On February 7, This is Small Business, a podcast that spotlights small business owners and the unique challenges they’ve overcome on their journeys to success, is back for its second season. Timed to the “Big Game,” the first episode features former NFL player and CEO of Hustle Clean, Justin Forsett, who discusses three ways to set up your small business.
Season Two is bringing more episodes and new listening options, including shorter 10-to-15-minute episodes (or “minisodes”) for listeners who have limited time to listen to podcasts. We’re also now giving listeners an opportunity to participate by leaving the This is Small Business team a voicemail to share their questions or feedback, with a chance to be featured on an episode.
“We were blown away by listeners’ response to Season One of This is Small Business, and we’re excited to continue producing valuable content that helps current and future entrepreneurs take their business ideas to the next level,” said Andrea Marquez, host and producer of This is Small Business. “In addition to the amazing Amazon seller stories and industry experts who share their advice, one of my favorite things from Season One was receiving listener comments and emails with topic suggestions, or telling us how much they loved the show and how valuable it was for them, since they were starting their own small business.”
This season, This is Small Business has responded to those listeners’ requests by covering more topics that help entrepreneurs start, build, and grow their small businesses, with tips and insights from small business owners like Detara Williams from Darlyng & Co., who, along with the former CEO of Wattpad, Allen Lau, covers different ways to fund your small business; and Renee Manzari from Livity Yoga, who talks about setting and achieving goals with Christina Wallace from the Harvard Business School.
Here's a sneak peek at some of the most powerful tips small business owners share with us on This is Small Business this season:
1.Know your “why” to tell a better story
People remember stories that resonate. In order to have a story that is powerful and helps customers connect with your brand, you need to know why you are doing this in the first place, like Toyin Kolawole from Iya Foods (Season Two, Episode Eleven), who is on a mission to help end childhood hunger through her business. Without having a clear “why” that you can communicate to your team and customers, it’s like navigating a ship in the dark without a north star.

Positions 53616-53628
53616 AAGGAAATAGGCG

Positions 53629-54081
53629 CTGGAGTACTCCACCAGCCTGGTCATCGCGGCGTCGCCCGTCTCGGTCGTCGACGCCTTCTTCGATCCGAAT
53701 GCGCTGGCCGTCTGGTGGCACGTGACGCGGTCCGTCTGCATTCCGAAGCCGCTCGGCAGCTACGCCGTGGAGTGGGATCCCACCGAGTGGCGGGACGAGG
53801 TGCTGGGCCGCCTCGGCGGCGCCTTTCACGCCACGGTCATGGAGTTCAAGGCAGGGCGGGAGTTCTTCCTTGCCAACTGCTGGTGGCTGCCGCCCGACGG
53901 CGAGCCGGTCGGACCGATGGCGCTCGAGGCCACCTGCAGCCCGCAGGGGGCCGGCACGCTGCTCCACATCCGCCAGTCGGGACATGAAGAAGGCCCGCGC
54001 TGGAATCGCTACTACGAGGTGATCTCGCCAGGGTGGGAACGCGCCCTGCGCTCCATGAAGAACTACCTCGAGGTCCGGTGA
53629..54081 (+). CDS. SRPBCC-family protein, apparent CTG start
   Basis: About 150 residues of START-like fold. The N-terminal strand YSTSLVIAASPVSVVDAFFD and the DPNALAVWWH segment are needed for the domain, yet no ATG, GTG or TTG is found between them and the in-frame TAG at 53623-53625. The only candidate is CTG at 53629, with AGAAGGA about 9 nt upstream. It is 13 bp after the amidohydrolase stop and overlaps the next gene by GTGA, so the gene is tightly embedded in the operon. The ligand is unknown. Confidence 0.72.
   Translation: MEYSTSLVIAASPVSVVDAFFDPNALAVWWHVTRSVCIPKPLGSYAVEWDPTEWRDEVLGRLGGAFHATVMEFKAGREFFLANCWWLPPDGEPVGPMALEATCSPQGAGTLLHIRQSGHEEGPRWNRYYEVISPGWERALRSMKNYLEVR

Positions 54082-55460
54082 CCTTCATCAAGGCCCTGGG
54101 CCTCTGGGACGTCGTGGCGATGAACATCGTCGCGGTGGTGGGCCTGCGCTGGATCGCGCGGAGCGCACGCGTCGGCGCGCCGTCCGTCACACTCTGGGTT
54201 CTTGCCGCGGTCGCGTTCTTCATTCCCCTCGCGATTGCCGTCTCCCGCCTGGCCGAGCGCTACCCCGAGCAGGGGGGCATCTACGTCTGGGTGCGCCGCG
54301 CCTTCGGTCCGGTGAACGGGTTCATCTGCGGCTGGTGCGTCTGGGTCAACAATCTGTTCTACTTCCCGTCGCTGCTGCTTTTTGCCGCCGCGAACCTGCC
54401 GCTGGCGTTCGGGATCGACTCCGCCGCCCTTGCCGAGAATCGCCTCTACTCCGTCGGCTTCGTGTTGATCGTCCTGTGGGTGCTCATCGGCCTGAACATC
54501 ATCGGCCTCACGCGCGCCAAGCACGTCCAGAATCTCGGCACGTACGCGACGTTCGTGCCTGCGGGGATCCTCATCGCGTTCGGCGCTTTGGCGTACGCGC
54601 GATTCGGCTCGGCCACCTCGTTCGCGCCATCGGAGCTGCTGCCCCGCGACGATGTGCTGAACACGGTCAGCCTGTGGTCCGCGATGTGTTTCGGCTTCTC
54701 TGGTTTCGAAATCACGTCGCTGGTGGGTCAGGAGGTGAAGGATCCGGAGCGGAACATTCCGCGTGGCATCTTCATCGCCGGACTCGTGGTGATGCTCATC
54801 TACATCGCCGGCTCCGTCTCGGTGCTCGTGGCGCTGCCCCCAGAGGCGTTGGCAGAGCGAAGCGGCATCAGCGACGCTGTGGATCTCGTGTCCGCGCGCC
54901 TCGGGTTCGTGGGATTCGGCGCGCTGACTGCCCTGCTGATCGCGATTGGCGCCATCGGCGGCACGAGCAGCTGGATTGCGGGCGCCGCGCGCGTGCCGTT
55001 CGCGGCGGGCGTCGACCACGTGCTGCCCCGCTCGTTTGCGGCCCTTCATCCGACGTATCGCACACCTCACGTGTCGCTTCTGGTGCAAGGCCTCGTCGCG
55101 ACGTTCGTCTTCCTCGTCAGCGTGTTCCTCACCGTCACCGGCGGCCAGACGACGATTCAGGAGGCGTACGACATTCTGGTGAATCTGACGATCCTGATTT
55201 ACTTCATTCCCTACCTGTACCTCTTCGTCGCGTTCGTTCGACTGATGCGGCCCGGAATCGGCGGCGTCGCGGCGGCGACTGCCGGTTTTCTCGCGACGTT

2.Protect yourself and your ideas
Everything must be in writing. If you’re going into business with a partner, it’s important to consult with a lawyer and financial team, to draft up a solid contract that will take you through the inevitable ups and downs of business partnerships, like when the co-founders of SwiftPaws (Season Two, Episode Nine) decided to part ways.
3.You can’t be everything to everyone
If your product is for everyone, then it is for no one. At the beginning of their journey, Hustle Clean (Season Two, Episode One) wanted to be a brand used by everyone, which resulted in a diluted story that weakened their brand ethos. Go back to your “why;” drill into who your core customers are, make them happy, understand them first, and then consider what expanding your customer base could look like.
4.Avoid scaling before you’re ready
Have the right resources in place before you push for growth. You can’t aim for the moon without a rocket ship, so before you start growing and pushing your business, think about what you need to make everything happen. And sometimes, growth isn’t the objective—and that’s OK. Christina Wallace from the Harvard Business School shares this, and other mistakes entrepreneurs make (Season Two, Episode Two).
5.The best way to fund your business first is by bootstrapping
Money can be an overwhelming topic, and often, one of the hardest obstacles entrepreneurs face in getting their business ideas off the ground. So it helps to ease into the journey by bootstrapping, or funding it yourself through personal, family, or friend investments. Detara Williams from Darlyng & Co. (Season Two, Episode Three) started by bootstrapping her businesses, but then quickly learned about pitching for grants and other ways she could fund her business.
6.Know your supply chain
If you don’t know the ins and outs of your product supply chain, then you don’t know where the gaps are, how to forecast challenges, or make it more efficient. Whether you are manufacturing your own product, like Oliver Crane and Ash Heather from Epic Water Filters (Season Two, Episode Eight), or working with a supplier, like Chevalo and Monique Wilsondebriano from Charleston Gourmet Burger Co. (Season Two, Episode Seven), it helps to understand how each piece of the supply chain affects your business strategy and goals.
Tune in to the 'This is Small Business' Podcast
Dive deep into these tips and get more insights from small business owners and industry experts every Tuesday, starting February 7 on the This is Small Business podcast on Amazon Music, Apple Podcasts, Spotify, or wherever you get your podcasts. For questions or comments email the This is Small Business team at firstname.lastname@example.org.